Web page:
Is there reassurance in a new study about the potential sneakiness of superintelligent AI?

Will an artificial intelligence (AI) superintelligence appear suddenly, or will scientists see it coming, and have a chance to warn the world? That’s a question that has received a lot of attention recently, with the rise of large language models, such as ChatGPT, which have achieved vast new abilities as their size has grown.

Some findings point to “emergence”, a phenomenon in which AI models gain intelligence in a sharp and unpredictable way. But a recent study calls these cases “mirages” — artifacts arising from how the systems are tested — and suggests that innovative abilities instead build more gradually.

The work was presented last week at the NeurIPS machine-learning conference in New Orleans.

Large language models are typically trained using huge amounts of text, or other information, which they use to generate realistic answers by predicting what comes next. Even without explicit training, they manage to translate language, solve mathematical problems, and write poetry or computer code. The bigger the model is — some have more than a hundred billion tunable parameters — the better it performs. Some researchers suspect that these tools will eventually achieve artificial general intelligence (AGI), matching and even exceeding humans on most tasks.

The new research tested claims of emergence in several ways. In one approach, the scientists compared the abilities of four sizes of OpenAI’s GPT-3 model to add up four-digit numbers. Looking at absolute accuracy, performance differed between the third and fourth size of model from nearly 0% to nearly 100%. But this trend is less extreme if the number of correctly predicted digits in the answer is considered instead. The researchers also found that they could also dampen the curve by giving the models many more test questions — in this case, the smaller models answer correctly some of the time.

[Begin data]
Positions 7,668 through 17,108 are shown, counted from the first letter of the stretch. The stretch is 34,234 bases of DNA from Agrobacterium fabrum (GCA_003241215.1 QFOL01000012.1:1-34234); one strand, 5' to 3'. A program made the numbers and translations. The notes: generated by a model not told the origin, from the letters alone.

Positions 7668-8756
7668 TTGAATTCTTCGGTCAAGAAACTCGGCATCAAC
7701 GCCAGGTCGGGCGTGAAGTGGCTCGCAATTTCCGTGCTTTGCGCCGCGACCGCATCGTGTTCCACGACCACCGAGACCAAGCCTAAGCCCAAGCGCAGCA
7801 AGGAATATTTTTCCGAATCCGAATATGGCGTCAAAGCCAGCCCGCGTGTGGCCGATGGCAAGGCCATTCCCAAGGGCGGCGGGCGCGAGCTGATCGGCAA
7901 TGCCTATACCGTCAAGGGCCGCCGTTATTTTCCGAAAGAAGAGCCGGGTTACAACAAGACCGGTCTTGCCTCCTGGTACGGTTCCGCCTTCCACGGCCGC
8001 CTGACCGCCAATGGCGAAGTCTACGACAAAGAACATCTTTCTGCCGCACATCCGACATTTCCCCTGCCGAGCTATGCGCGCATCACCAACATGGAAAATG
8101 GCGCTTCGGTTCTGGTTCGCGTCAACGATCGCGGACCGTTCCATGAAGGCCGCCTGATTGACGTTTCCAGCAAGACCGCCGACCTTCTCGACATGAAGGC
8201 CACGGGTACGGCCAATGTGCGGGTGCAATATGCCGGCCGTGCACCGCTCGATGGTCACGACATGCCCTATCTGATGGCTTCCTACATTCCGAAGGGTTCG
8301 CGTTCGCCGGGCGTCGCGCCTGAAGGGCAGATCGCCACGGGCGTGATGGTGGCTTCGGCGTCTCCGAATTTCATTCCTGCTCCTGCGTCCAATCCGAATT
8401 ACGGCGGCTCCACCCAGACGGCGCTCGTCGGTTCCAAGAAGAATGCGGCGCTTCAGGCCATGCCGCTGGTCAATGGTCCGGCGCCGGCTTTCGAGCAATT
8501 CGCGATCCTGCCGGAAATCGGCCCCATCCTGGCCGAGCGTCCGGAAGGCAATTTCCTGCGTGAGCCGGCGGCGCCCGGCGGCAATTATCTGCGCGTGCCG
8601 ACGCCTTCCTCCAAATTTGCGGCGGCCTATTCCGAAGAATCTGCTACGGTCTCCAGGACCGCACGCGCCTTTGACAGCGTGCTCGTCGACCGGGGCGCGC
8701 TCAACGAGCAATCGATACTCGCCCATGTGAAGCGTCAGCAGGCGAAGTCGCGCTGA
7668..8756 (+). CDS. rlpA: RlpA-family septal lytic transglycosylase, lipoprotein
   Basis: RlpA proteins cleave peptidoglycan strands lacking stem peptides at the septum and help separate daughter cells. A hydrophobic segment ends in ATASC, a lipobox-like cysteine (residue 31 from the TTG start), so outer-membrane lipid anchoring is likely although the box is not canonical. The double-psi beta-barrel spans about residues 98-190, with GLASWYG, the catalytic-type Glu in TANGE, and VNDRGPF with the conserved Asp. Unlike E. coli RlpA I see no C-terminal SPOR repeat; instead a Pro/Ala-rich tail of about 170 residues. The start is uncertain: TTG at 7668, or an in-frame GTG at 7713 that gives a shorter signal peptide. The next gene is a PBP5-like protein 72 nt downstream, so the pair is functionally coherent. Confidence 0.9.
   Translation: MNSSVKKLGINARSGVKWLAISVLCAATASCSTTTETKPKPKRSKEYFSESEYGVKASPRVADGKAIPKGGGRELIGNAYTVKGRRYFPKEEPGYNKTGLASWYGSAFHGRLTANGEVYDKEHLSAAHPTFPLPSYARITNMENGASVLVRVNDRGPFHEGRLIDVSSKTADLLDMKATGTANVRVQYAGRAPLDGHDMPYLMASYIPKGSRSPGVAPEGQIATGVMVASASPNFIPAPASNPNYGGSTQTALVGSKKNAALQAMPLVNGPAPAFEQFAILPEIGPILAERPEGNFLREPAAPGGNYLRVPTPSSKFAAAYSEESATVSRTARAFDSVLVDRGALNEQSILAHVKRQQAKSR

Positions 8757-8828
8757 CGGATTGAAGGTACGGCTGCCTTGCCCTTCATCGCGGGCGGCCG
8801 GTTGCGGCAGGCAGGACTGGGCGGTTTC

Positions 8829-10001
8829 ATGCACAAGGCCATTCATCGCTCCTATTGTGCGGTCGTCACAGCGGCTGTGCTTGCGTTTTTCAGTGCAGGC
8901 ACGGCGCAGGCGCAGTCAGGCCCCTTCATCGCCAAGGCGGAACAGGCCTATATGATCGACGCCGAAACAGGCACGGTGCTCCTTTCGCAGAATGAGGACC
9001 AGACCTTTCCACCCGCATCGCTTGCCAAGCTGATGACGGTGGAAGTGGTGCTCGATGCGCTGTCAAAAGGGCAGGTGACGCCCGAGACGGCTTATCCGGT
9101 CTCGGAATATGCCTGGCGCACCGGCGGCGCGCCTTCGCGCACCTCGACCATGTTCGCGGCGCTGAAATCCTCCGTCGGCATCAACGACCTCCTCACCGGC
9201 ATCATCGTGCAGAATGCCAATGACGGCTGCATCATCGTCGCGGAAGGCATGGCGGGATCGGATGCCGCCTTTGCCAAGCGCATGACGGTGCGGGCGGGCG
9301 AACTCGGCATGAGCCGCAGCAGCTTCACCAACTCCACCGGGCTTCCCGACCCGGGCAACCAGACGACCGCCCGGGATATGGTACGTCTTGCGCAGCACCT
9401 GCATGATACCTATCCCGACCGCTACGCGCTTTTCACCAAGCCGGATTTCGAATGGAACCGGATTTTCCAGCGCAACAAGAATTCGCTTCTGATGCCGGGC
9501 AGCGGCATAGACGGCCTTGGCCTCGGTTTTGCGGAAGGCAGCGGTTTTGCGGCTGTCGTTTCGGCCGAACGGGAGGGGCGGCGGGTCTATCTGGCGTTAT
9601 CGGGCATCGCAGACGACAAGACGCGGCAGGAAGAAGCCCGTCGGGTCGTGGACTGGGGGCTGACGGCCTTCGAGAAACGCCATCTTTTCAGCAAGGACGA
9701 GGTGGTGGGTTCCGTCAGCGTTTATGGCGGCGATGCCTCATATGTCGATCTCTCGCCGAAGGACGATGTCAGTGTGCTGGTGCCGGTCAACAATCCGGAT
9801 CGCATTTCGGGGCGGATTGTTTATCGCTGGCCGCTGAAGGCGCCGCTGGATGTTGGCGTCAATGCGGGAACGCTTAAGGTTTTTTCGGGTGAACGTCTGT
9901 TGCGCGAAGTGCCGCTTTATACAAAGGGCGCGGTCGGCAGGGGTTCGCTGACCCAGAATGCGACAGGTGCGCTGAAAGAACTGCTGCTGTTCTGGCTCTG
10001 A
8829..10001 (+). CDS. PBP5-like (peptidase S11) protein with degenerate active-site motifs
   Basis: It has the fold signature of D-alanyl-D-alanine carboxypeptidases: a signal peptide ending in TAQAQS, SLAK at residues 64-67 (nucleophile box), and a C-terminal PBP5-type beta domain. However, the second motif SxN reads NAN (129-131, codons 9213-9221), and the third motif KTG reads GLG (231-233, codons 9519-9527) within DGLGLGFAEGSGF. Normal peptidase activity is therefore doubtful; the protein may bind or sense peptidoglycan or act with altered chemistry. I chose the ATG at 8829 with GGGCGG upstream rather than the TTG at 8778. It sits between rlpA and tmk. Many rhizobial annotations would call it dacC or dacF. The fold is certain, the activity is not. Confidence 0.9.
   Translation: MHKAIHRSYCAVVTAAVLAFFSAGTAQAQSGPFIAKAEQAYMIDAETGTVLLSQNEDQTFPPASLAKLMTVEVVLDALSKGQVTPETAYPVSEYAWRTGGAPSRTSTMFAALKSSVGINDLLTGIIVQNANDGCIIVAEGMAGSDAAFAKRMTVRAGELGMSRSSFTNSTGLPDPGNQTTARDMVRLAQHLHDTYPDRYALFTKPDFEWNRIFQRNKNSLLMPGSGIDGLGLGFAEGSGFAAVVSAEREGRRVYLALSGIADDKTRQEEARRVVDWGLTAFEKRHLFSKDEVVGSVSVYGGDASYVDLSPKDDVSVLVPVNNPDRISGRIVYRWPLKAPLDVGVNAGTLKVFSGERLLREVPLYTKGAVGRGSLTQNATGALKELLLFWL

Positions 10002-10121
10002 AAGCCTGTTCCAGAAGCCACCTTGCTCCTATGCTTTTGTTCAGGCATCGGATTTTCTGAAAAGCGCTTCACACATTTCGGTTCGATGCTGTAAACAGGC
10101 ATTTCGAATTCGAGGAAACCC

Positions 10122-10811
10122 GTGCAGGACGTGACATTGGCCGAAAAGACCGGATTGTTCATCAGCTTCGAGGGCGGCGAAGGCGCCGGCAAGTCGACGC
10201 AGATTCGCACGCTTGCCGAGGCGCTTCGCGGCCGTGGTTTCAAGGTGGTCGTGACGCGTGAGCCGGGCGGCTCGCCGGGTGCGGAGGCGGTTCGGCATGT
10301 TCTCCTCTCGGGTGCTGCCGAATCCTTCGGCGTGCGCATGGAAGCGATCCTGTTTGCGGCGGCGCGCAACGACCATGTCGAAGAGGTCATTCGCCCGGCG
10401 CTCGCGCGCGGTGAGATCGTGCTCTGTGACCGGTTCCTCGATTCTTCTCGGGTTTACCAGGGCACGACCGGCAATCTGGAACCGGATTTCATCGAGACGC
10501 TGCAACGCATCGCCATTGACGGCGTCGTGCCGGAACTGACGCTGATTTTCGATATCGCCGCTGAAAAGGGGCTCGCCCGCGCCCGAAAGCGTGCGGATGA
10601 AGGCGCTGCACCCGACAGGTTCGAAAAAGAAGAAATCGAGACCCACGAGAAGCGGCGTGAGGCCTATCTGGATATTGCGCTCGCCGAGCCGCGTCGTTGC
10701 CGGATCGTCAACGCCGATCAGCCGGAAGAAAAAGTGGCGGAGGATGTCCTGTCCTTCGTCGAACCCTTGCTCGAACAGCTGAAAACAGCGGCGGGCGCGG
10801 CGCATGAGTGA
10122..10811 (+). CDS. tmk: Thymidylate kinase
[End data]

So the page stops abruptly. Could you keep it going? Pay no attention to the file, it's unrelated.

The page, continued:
Next, the researchers looked at the performance of Google’s LaMDA language model on several tasks. The ones for which it showed a sudden jump in apparent intelligence, such as detecting irony or translating proverbs, were often multiple-choice tasks, with answers scored discretely as right or wrong. When, instead, the researchers examined the probabilities that the models placed on each answer — a continuous metric — signs of emergence disappeared.

Finally, the researchers turned to computer vision, a field in which there are fewer claims of emergence. They trained models to compress and then reconstruct images. By merely setting a strict threshold for correctness, they could induce apparent emergence.

Study co-author Sanmi Koyejo, a computer scientist at Stanford University in Palo Alto, California, says that it wasn’t unreasonable for people to accept the idea of emergence, given that some systems exhibit abrupt “phase changes”. He also notes that the study can’t completely rule it out in large language models — let alone in future systems — but adds that “scientific study to date strongly suggests most aspects of language models are indeed predictable”.

The work also has implications for AI safety and policy. “The AGI crowd has been leveraging the emerging-capabilities claim,” Raji says. Unwarranted fear could lead to stifling regulations or divert attention from more pressing risks. “The models are making improvements, and those improvements are useful,” she says. “But they’re not approaching consciousness yet.”